Whilst it might be possible to do this for a week, the regime would be very hard to sustain over a three-week block, particularly because you would be going into the second week with significant accumulated fatigue. Training sessions and race performance tend to be compromised when Form drops below -20. Furthermore, if you have increased your Fitness by 5 over a week, you will need to increase Training Load by another 231 for the following week to continue the same upward trajectory, then increase again for the third week. So we conclude that a weekly ramp of 5 is not sustainable over three weeks. Something of the order of 2 or 3 may be more reasonable.

### A steady increase in Fitness

Consider a rider with a Fitness level of 30, who would have a weekly Training Load of around 210 (7 times 30). This might be five weekly commutes and a longer ride on the weekend. A periodised monthly plan could include a ramp of 2, steadily increasing Training Load for three weeks followed by a recovery week of -1, as follows.

This gives a net increase in Fitness of 5 over the month. Fatigue has also risen by 5, but since the rider is fitter, Form ends the month at zero, ready to start the next block of training.

To simplify the calculations, I assumed the same Training Load every day in each week. This is unrealistic in practice, because all athletes need a rest day and training needs to mix up the duration and intensity of individual rides. The fine tuning of weekly rides is a subject for another blog.

### A tougher training block

A rider engaging in a higher level of training, with a Fitness score of 60, may be able to manage weekly ramps of 3, before the recovery week. The following Training Plan would raise Fitness to 67, with sufficient recovery to bring Form back to positive at the end of the month.

### A general plan

The interesting thing about this analysis is that the outcomes of the plans are independent of a rider’s starting Fitness. This is a consequence of the Markov property. So if we describe the ambitious plan as [3,3,3,-2], a rider will see a Fitness improvement of 7, from whatever initial value prevailed: starting at 30, Fitness would go to 37, while the rider starting at 60 would rise to 67.

Similarly, if Form begins at zero, i.e. the starting values of Fitness and Fatigue are equal, then the [3,3,3,-2] plan will always result in a in a net change of 6 in Fatigue over the four weeks.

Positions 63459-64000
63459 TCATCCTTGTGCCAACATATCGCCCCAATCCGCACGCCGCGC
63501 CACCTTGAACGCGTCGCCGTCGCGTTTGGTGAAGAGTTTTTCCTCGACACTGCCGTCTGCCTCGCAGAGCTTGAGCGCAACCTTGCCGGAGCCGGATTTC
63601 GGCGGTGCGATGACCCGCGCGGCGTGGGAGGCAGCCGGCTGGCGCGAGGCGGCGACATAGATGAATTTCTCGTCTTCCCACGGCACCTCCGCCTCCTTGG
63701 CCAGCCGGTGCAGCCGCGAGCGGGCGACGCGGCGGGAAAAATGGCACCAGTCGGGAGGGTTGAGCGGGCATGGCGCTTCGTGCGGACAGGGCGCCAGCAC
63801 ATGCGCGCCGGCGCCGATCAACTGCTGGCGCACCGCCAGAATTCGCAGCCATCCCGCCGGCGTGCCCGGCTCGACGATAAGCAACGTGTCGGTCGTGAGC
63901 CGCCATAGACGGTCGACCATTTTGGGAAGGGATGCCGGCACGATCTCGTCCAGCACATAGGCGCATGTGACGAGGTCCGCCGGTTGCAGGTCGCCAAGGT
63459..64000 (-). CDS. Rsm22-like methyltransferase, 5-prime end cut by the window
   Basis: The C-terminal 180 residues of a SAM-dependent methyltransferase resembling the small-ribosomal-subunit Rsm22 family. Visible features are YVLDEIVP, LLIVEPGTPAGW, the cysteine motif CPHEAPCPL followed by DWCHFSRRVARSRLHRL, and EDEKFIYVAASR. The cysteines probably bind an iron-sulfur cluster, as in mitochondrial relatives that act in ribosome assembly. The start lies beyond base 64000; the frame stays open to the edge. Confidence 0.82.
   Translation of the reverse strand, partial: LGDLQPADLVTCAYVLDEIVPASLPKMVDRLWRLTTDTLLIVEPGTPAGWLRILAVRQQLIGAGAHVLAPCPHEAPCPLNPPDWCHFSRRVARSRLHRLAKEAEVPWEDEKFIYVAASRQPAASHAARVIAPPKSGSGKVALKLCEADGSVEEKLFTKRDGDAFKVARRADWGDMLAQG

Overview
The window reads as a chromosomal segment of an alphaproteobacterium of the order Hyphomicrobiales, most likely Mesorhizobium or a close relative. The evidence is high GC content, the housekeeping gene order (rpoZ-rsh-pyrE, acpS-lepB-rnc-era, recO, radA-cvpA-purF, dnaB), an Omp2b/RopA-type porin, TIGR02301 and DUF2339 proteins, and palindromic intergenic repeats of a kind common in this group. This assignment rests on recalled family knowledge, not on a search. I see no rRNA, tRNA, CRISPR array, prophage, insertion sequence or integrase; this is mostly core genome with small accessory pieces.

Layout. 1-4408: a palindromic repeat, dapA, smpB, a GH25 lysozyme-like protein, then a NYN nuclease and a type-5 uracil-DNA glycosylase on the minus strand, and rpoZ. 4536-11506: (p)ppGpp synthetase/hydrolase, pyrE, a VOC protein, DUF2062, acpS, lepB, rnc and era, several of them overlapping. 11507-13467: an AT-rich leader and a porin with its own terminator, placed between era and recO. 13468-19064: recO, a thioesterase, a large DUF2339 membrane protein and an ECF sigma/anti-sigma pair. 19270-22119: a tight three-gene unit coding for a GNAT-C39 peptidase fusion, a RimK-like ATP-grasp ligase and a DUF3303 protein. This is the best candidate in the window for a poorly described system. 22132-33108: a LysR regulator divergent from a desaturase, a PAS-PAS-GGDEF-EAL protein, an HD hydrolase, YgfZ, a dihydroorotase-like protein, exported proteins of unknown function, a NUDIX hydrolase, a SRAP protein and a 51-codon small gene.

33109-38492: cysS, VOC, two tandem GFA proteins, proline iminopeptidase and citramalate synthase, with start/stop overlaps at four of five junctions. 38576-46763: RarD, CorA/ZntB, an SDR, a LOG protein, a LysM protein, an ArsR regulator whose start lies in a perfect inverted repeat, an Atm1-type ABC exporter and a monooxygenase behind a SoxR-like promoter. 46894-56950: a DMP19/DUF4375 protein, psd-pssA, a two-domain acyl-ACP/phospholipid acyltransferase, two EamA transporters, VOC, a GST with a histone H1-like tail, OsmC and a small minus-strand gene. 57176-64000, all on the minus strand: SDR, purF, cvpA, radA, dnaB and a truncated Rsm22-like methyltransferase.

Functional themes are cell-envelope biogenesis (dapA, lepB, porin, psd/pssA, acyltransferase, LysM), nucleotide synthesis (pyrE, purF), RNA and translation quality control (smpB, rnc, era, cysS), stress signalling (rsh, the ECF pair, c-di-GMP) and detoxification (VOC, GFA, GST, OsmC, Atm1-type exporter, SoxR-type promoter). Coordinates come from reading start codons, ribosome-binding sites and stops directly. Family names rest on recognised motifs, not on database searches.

In the same way, (assuming initial Form of zero) the moderate plan of [2,2,2,-1] would give ** any** rider a net increase of Fitness and Fatigue of 5.

Use this spreadsheet to experiment.

A very good blog, finally making me understand how Strava calculates this.

It’s just math, but it could be good to mention that Fitness/Fatigue for multiple days (e.g. 7 days) is calculated by raising the lambda to the power of days, i.e in excel, power(lambda, 7).

An alternative way to increase the Fitness with 5 is to increase the Fitness with 5 the very first day, and then keep the Fitness on that level. This is what’s usually happens to me when I take a long trip on my bike on the weekend (kind of doing a race) and then I just try to stay on the same fitness level for the rest of the week. Don’t know if this is to recommend though… 🙂

For the Fitness increase from 30 to 35 in the example above, that would mean a Training Load of 242.5 the first day and then 35 each remaining day of the week just to maintain the Fitness level. The total Training Load for the whole week will be a bit higher (+14.5), but the Form in the end of the week will on the other hand be slightly better (-10 instead of -16).

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Hi Pär, thanks for your comment. It’s best to build Fitness gradually. If you want to dig into this topic in more detail, I’d recommend Joe Friel’s The Cyclist’s Training Bible. Good luck.